2. AI is also beginning to design
‘Design with AI and Data’
AI and big data are another example of major transformations happening close to our lives.
Globally, OTT services are attracting more viewers as people spend longer hours at home and social distancing or quarantine has changed the way we live. To name one example, Netflix. A developer from the platform says “Netflix has 3 million different design versions.” Is it even possible? The answer would be yes, since Netflix relies on AI to collect data on subscribers’ viewing habits and areas of interest and leverages user modeling to personalize interface. At the same time, the significance of designers tends to fade away as the process consists of AI, big data modeling, and design is repeated. The ability to think and execute, previously considered uniquely human, is now carried out by AI. This phenomenon is one of the major paradigm shifts we’re witnessing.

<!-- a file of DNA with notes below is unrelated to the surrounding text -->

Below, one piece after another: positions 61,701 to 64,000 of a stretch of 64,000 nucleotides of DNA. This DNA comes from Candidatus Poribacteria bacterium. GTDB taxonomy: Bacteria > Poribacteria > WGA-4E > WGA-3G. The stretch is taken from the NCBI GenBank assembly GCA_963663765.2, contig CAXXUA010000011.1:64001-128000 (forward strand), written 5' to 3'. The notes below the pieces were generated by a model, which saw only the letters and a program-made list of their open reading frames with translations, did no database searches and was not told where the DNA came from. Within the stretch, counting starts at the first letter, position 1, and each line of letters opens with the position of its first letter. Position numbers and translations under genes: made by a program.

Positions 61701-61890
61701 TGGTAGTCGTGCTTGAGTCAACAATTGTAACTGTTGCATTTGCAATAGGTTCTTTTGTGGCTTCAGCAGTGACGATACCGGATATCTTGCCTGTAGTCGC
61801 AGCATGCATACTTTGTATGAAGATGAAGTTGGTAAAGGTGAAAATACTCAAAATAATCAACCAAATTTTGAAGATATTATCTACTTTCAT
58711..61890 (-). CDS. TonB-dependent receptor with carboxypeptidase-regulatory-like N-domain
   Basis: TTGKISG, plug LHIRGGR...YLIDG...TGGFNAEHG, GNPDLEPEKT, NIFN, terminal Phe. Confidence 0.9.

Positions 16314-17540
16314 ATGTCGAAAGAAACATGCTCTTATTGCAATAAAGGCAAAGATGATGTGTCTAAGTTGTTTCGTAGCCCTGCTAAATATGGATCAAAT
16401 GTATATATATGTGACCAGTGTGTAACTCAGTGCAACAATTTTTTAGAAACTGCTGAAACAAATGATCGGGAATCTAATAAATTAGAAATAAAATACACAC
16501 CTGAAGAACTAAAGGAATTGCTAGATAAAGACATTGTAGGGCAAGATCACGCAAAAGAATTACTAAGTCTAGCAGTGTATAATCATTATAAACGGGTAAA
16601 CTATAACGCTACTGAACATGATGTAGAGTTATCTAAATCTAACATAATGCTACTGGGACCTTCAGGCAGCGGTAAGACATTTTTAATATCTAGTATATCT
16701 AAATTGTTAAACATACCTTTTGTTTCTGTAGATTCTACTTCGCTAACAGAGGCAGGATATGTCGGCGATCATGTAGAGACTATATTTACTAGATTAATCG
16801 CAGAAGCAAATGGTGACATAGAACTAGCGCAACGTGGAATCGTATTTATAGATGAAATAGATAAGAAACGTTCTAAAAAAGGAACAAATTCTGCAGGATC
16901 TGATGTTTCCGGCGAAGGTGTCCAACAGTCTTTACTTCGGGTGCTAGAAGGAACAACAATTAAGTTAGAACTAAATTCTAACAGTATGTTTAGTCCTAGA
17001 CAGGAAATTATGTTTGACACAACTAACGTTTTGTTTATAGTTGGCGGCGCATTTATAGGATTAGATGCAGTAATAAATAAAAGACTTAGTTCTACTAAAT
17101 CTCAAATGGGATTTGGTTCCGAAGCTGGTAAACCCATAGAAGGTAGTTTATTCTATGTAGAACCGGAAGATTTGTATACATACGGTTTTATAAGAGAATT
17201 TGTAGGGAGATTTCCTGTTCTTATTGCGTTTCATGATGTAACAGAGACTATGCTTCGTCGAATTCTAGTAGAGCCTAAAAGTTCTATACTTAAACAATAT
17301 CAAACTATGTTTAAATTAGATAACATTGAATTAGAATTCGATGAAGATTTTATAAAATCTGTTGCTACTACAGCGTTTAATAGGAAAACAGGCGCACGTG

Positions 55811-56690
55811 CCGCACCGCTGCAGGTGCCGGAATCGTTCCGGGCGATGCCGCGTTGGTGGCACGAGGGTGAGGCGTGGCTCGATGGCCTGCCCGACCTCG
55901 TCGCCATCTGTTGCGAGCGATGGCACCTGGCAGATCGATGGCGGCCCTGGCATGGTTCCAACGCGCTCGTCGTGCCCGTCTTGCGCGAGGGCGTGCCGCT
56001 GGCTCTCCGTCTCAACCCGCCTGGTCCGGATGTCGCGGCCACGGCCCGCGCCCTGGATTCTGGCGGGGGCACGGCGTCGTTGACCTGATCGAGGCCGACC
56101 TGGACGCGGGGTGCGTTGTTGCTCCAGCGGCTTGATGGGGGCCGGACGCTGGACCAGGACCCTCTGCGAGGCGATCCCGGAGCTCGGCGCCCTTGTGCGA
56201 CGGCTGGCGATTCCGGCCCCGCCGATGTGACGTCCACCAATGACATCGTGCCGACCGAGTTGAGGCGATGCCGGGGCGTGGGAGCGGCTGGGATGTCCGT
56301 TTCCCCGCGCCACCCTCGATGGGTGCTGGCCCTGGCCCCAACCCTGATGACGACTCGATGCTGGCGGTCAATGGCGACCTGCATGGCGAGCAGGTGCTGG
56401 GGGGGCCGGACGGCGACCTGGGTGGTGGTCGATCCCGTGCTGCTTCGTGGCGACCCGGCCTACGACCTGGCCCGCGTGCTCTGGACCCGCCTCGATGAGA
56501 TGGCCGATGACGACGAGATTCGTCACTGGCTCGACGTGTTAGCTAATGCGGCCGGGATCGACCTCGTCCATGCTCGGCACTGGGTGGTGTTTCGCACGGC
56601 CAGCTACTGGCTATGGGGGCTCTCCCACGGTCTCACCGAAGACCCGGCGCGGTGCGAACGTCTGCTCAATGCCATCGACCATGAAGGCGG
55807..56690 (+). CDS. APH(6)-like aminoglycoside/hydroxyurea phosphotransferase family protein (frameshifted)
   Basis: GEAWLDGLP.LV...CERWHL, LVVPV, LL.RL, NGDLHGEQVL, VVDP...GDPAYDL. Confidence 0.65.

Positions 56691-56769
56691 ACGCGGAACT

3. Forced Acceptance of Virtual Experience
Another paradigm shift has been brought on by COVID-19.
In February 2019, companies and schools in numerous cities shut down their doors and had to bring their businesses and learning online. The change was forced upon us and it took some time to get used to through many trials and errors. But there were some upsides too.
For several decades, remote learning and why it’s needed in our society have been discussed to some extent. There have also been conversations on remote collaboration among designers, but without the right chance or moment. Then there came the pandemic and we had no choice but to learn to cope with non-face-to-face settings. As a result, remote collaboration and virtual experiences became our norm and many people are expected to not return to the pre-pandemic lifestyle. Given this, it’s important to think about how to embrace and advance virtual experiences we have already gotten used to and thus are no longer unfamiliar.